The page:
Meal-Kit Service Chef’d Shuts Down Unexpectedly

Randy Hofbauer
Digital and Technology Editor
Gelson's was the first grocer to offer Chef'd meal kits in its stores

Meal-kit service Chef’d has shut down and laid off its employees, Business Insider has reported, citing four sources with knowledge of the situation and an internal company e-mail.

The company reported to its 350 employees yesterday that it was immediately ceasing operations, Business Insider said. Most of the workers operated out of Chef’d’s warehouses in Brooklyn, New York; and California.

As of today, customers no longer are able to order meal kits via Chef’d’s website, the news outlet reported.

"We have had some unexpected circumstances with the funding for the business," said founder and CEO Kyle Ransford in an email to employees obtained by Business Insider. It added that "due to setbacks with financing, unfortunately, we are ceasing operations for all employees, effective today."

In May 2017, Chef'd raised $10 million in funding from Campbell Soup Co. It raised another $25 million that August from Smithfield Foods.

El Segundo, Calif.-based Chef’d was one of many meal-kit providers on the market but differentiated itself in several ways. First, the brand positioned itself as a gourmet-focused option that leveraged popular chefs and brands to help develop its meals and recipes. Second, it was one of the earliest to understand the importance of partnering with brick-and-mortar retailers to gain more exposure and sales, as well as get a leg up over the competition.

The service had begun its physical distribution agreements last year with Gelson’s Markets and Northeastern food retailer Tops Markets. It followed by expanding availability to a number of other brick-and-mortar grocers, including Costco, Harris Teeter, Hy-Vee and Weis Markets.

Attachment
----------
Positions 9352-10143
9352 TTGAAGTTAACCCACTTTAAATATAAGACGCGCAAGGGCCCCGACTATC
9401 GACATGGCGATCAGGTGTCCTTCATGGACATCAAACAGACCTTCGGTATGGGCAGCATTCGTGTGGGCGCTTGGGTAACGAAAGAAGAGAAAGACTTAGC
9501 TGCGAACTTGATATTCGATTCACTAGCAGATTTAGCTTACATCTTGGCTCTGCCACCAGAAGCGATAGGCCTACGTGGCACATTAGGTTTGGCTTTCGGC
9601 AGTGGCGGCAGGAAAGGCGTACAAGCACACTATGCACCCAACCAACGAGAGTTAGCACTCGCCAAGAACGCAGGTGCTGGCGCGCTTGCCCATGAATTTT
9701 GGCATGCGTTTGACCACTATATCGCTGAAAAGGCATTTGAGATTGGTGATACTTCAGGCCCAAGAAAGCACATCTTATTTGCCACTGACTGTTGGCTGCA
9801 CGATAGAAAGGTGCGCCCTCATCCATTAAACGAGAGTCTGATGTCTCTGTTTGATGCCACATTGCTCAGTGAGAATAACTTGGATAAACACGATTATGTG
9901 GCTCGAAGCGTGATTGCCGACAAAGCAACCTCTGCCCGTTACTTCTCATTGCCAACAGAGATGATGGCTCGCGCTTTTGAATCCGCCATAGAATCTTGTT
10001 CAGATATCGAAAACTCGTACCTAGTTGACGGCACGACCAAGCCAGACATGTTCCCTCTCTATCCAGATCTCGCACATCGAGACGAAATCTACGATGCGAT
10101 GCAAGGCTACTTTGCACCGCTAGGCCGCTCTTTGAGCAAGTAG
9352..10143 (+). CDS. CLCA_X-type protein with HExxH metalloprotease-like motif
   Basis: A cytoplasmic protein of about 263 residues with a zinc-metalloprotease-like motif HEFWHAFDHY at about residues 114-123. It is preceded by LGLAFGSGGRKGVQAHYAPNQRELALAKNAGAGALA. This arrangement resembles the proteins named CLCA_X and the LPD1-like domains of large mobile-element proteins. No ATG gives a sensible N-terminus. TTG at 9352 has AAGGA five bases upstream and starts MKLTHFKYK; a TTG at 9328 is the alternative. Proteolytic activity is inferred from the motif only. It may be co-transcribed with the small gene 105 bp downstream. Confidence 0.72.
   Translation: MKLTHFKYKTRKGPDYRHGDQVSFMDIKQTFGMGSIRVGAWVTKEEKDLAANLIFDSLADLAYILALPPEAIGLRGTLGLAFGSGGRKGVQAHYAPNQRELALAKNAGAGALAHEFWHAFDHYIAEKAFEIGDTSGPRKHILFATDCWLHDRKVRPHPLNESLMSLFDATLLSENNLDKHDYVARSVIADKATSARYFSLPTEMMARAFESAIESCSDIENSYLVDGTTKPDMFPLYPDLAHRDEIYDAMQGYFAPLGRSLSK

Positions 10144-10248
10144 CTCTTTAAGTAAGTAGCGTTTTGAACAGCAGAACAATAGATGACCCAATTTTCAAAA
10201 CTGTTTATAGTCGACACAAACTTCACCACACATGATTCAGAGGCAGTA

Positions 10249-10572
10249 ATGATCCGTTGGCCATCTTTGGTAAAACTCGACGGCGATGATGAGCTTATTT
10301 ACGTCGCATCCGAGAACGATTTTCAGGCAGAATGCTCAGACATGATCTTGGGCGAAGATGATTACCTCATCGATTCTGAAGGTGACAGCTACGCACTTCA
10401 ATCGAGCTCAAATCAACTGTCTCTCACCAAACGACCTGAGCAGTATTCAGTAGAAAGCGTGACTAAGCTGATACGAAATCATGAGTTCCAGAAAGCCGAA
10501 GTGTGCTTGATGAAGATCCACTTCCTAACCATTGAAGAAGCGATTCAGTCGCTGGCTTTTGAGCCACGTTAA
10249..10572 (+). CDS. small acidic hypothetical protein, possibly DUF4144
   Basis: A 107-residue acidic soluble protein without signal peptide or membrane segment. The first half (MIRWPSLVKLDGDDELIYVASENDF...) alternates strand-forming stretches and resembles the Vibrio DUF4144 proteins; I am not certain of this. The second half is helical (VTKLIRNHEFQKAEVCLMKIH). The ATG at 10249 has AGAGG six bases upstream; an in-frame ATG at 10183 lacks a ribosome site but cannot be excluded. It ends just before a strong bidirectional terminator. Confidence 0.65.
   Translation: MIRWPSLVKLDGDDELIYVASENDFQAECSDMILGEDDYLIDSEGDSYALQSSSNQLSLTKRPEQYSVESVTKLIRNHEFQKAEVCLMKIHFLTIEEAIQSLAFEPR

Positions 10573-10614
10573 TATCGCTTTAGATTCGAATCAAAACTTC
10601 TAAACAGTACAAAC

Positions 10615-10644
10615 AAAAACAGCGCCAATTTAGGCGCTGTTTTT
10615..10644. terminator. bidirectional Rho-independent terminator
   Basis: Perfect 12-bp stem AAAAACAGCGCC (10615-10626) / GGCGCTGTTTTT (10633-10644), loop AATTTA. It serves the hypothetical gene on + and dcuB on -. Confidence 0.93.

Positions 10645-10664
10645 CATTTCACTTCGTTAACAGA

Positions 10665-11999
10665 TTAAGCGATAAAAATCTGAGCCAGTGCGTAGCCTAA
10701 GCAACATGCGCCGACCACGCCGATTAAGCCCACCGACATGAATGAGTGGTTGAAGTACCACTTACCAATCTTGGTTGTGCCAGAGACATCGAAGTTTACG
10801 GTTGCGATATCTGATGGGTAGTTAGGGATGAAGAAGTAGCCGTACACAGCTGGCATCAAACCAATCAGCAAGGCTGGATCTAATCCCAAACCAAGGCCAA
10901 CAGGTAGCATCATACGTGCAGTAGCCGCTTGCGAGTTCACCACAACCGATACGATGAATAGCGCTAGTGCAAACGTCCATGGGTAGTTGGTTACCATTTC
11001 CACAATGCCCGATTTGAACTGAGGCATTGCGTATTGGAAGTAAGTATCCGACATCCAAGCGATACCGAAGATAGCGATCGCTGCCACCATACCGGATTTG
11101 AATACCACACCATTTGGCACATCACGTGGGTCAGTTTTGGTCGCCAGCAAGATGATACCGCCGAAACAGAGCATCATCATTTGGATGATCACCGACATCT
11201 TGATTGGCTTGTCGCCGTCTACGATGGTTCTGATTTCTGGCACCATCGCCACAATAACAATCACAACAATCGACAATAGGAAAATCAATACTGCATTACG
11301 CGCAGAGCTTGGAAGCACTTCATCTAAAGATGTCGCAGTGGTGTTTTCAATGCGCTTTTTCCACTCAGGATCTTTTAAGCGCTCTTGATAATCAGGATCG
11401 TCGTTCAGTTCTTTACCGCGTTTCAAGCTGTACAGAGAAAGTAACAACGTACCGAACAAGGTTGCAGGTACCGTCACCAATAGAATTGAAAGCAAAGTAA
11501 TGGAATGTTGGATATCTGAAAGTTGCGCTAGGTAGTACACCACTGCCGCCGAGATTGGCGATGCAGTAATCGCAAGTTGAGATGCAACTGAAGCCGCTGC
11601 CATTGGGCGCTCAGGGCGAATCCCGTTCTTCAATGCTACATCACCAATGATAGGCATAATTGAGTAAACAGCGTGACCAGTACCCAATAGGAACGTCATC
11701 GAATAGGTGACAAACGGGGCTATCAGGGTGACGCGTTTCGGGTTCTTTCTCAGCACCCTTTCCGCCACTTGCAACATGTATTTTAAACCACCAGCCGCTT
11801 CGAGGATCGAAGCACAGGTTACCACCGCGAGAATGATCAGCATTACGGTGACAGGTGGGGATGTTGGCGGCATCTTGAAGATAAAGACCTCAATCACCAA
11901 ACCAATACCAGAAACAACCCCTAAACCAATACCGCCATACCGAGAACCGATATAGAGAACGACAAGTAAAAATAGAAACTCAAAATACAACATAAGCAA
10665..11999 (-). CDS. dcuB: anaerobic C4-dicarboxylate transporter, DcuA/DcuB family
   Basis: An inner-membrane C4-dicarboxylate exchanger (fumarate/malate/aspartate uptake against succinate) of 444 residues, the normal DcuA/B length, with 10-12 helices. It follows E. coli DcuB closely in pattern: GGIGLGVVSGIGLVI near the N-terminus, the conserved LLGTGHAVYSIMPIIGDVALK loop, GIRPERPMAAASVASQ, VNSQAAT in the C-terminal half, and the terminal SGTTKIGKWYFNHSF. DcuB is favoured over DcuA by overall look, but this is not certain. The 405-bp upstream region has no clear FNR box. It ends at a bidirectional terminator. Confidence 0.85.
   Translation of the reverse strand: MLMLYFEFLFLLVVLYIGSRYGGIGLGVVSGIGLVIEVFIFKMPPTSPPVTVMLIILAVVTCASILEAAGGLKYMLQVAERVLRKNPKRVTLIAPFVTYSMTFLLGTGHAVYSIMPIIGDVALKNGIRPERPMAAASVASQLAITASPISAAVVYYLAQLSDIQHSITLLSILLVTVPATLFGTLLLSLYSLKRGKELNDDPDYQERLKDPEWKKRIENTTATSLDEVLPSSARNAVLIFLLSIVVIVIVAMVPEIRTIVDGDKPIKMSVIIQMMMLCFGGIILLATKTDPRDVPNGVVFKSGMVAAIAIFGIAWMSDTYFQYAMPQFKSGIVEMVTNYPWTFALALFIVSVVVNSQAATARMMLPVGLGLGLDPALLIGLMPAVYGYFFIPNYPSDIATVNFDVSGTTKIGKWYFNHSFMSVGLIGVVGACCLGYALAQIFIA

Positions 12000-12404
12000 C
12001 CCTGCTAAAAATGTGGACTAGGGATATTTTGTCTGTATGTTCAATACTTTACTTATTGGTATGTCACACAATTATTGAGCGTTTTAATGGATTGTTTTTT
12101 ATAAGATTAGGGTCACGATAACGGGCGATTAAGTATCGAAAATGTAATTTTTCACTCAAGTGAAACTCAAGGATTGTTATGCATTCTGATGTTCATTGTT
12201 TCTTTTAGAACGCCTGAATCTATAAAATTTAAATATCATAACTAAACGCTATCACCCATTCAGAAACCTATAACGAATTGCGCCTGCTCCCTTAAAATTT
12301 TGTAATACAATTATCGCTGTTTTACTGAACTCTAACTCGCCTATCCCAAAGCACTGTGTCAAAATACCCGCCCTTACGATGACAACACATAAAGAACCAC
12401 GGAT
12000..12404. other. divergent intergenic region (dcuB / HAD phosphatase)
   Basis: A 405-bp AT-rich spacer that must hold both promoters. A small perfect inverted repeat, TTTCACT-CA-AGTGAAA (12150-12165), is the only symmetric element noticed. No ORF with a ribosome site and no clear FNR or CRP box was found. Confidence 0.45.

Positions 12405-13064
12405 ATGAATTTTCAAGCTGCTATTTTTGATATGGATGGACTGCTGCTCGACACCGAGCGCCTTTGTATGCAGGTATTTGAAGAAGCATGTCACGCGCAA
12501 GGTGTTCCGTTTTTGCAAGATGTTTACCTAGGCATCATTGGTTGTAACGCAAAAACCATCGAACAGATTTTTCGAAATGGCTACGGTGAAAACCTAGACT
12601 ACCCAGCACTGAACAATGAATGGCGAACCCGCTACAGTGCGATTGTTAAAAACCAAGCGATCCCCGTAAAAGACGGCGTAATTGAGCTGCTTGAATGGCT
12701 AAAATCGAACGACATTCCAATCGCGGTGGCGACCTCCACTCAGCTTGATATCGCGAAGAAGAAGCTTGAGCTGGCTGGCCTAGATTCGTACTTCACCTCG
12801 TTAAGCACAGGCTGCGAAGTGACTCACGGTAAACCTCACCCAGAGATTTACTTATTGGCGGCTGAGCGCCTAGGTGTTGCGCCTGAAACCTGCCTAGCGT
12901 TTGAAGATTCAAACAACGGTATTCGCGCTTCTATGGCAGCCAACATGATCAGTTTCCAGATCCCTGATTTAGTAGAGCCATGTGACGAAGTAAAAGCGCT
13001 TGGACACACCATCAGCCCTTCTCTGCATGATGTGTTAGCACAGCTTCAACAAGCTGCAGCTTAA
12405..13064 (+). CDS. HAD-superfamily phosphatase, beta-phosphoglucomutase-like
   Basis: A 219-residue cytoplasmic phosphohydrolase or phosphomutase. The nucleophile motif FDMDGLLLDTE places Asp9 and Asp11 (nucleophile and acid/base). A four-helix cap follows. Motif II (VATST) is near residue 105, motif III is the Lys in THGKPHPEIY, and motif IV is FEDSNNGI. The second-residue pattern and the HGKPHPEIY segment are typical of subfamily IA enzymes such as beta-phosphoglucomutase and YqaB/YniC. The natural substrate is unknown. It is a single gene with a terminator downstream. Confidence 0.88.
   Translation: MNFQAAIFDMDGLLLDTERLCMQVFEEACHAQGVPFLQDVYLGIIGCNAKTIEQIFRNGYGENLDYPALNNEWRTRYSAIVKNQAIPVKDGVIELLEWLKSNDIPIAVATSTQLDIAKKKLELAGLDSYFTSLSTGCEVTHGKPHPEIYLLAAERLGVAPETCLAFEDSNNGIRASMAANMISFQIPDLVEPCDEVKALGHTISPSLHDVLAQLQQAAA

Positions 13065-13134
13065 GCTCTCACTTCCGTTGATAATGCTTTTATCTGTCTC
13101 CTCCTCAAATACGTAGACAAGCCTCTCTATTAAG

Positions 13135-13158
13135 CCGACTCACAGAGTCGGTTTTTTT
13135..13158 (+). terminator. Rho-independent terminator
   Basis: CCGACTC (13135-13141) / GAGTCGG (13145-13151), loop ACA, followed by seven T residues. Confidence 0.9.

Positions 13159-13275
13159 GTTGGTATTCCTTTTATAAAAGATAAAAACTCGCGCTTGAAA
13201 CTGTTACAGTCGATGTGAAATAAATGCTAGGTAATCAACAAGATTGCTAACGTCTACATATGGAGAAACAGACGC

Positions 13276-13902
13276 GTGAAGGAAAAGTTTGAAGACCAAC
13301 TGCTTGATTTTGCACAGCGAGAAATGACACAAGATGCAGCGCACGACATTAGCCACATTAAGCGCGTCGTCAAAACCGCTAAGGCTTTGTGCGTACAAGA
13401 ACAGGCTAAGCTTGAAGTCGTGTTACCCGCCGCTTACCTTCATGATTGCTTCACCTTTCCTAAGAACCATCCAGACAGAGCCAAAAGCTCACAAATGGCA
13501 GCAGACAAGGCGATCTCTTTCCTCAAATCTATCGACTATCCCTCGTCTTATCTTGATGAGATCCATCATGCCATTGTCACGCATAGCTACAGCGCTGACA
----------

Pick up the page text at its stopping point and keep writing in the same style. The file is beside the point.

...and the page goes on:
Other partnerships outside of physical grocers inked include ones with
eating-technology company Innit, which claims to be the developer of the world’s first connected food platform, with the two companies integrating to provide ingredients of select meals on Innit to be ordered as a meal kit through the service; Byte Foods, which supplies patented smart refrigerators to sell fresh food via unattended storefronts in workplaces, hospitals and apartments, to sell kits inside the devices; and drug store giant Walgreen Co. and its stores in the New York metropolitan area.

The news comes as a surprise to many, given Chef'd's early adoption of a partnership model. Recent research from Schaumburg, Ill.-based market researcher Nielsen revealed that while services such as Blue Apron and Hello Fresh might make up the majority of meal kits purchased, kits offered through brick-and-mortar food retailers have experience impressive gains. In-store meal kits saw a 26.5 percent rise in sales over the past year, reaching $154.6 million.

About the Author

Randy Hofbauer

Randy Hofbauer is the former digital and technology editor of Progressive Grocer. He has more than a decade of experience as a content strategist, researcher and marketer, almost all of it covering CPG retailing. His insights and work have been cited in a number of media outlets, including The New York Times, the Associated Press and the Chicago Tribune, and he was named a finalist in the Software & Information Industry Association's 2018 Emerging Leader Awards. Follow him on Twitter or connect with him on LinkedIn.

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